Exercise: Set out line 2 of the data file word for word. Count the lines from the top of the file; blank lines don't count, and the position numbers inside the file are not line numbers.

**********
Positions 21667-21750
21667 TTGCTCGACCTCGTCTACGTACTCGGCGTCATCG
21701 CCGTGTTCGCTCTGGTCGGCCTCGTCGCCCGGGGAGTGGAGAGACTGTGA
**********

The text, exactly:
21667 TTGCTCGACCTCGTCTACGTACTCGGCGTCATCG